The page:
Forget gunpowder treason and plot, construction delays shaped today’s Houses of Parliament
As the skies light up in technicolour explosions for Guy Fawkes night this week, and we write our names into the night with sparklers, it’s worth taking a moment to think about the Houses of Parliament themselves. From the design, planning and project management and even to the construction delays and cost overruns that shaped the hallowed halls of democracy, it proves that the conditions for construction claims can happen to anyone.
Remember, remember, the 5th of November
The Gunpowder Treason and Plot
I know of no reason why the Gunpowder Treason
Should ever be forgot.
Planning an iconic building
Over the last 400 years, Guy Fawkes night has become a legendary moment in time when on 5th November 1605 the conspiracy of former soldier, Guy Fawkes, to blow up the Houses of Parliament was thwarted.
However, the building that Guy Fawkes was so determined to level was a predecessor of the magnificent one that we see on the banks of the Thames today. In fact, while he might not have been successful in its demise, it was still plagued by a catalogue of fires throughout history that necessitated its reconstruction in 1835.
As you might imagine, the design and construction of this celebrated palace came about with much pomp and circumstance, and not a little discussion. A Royal Commission was appointed to study the rebuilding of the Palace and a heated public debate over the proposed styles ensued.
Finding the right architect
The neo-classical style, similar to that of the White House in the United States, was popular at the time. However, as that style was associated with revolution and republicanism many preferred a Gothic revival approach, which was felt to embody more conservative values.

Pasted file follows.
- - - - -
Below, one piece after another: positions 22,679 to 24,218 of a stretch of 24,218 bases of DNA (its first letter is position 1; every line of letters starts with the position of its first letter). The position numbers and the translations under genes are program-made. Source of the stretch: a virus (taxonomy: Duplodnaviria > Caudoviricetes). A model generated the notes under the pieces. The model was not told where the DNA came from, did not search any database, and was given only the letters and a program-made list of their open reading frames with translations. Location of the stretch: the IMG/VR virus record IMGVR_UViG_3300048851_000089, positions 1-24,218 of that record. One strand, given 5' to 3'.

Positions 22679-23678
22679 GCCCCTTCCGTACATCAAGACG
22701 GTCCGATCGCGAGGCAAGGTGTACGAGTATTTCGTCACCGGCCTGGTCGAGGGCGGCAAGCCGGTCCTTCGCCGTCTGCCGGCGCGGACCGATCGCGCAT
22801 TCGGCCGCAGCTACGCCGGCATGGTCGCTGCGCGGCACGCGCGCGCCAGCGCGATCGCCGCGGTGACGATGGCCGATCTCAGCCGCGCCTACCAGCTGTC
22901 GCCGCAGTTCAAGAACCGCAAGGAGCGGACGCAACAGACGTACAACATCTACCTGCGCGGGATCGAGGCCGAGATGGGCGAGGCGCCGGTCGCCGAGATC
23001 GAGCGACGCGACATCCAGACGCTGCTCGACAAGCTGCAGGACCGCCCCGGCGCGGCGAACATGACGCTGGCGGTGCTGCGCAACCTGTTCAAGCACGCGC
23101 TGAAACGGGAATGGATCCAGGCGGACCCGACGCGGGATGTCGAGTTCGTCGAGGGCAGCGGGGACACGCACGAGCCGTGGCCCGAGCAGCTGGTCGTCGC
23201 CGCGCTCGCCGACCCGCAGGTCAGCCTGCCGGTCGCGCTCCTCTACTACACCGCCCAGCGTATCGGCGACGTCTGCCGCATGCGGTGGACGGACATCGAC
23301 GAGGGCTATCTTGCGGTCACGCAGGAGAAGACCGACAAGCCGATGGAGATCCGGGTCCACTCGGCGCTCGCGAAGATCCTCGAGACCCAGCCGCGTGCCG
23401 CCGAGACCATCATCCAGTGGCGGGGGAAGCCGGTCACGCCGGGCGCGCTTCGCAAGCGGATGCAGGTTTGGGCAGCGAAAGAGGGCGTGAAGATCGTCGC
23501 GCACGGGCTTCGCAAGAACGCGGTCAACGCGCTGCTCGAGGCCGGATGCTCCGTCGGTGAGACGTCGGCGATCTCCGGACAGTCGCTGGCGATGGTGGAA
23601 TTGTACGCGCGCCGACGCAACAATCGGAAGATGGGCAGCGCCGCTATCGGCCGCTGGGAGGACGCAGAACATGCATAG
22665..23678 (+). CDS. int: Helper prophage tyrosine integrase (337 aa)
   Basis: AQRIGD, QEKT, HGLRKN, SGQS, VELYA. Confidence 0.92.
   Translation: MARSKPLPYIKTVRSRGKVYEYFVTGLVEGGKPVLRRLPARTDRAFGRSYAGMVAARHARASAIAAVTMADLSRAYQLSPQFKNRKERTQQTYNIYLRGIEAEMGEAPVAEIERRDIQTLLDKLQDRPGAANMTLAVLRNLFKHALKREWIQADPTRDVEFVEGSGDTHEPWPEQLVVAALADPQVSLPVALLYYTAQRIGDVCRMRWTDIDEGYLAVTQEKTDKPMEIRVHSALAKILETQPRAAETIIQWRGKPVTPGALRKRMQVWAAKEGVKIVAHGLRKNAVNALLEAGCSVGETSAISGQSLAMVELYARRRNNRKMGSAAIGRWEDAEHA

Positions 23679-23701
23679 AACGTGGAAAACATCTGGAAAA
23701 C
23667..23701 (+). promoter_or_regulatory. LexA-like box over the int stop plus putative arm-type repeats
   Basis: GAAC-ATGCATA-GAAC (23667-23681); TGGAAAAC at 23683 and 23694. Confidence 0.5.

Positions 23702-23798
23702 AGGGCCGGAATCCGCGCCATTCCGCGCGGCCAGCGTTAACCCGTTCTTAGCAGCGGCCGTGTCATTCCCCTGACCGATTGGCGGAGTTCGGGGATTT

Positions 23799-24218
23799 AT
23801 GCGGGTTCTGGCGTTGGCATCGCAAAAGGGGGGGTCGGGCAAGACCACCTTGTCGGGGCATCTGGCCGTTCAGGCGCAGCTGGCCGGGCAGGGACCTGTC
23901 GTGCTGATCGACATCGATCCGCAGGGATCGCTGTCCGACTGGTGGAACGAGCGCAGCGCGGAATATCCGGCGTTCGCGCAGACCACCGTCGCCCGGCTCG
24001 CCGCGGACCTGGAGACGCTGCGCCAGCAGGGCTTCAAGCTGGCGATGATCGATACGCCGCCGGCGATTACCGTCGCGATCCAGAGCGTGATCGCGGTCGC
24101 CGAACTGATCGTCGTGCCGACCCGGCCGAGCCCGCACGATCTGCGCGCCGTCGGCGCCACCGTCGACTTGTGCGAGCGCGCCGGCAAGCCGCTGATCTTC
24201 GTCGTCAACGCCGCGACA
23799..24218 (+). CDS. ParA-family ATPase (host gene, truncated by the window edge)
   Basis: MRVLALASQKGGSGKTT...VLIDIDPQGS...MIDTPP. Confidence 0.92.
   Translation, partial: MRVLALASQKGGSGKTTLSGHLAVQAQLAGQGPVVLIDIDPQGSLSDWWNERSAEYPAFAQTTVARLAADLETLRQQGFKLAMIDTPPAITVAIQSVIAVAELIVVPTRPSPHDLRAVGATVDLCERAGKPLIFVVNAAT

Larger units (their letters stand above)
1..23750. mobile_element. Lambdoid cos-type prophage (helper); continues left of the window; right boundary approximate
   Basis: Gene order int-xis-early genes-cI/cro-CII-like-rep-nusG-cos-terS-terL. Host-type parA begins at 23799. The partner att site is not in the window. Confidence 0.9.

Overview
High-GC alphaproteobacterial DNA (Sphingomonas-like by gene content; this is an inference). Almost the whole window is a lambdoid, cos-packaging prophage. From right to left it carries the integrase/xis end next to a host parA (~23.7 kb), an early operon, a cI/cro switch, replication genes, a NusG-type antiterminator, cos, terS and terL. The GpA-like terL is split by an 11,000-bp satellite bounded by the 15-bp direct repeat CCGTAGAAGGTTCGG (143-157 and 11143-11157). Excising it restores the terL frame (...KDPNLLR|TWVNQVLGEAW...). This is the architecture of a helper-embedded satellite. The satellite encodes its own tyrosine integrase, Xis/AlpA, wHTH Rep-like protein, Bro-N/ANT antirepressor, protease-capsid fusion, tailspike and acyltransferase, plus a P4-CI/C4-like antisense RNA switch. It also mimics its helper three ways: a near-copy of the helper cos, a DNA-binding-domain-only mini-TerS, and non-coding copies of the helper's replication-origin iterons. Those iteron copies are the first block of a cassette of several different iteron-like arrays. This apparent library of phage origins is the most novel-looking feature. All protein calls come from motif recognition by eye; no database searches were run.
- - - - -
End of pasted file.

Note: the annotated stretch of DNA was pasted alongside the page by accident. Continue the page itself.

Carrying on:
Even so, in 1836, the commissioners organised a public competition to design the new Palace with either of these styles in mind. They received 97 entries, each identifiable by a pseudonym or symbol. While they whittled the entries down to four, the commissioners were unanimous in deciding on entry number 64 which bore the emblem of the Portcullis. It was the entry submitted by Charles Barry, who had proposed a Gothic-styled palace in harmony with the surviving buildings.
Construction delays can happen to anyone
While Barry was clearly a master architect however, his skillset doesn’t appear to have extended to cost estimating or planning. He estimated that the construction time would be six years at a cost of £724,986 (the equivalent of a terrifying £70,206,076 today), various construction delays meant the project in fact took more than 30 years at a cost of over £2million (that’s a cost overrun to £193,675,675 in today’s money) to complete.
Now, as far as we’re aware no one attempted to raise the idea of a construction claim at the time, and in the end the result is an iconic building (even if it is subject to ongoing repair work) that UK is privileged to have. However, it does show that even with the best minds and access to the best resources money can buy, construction delays and cost overruns can, and do, happen to anyone.
Contact Tungsten Capital to help prevent and handle construction delays and claims notices.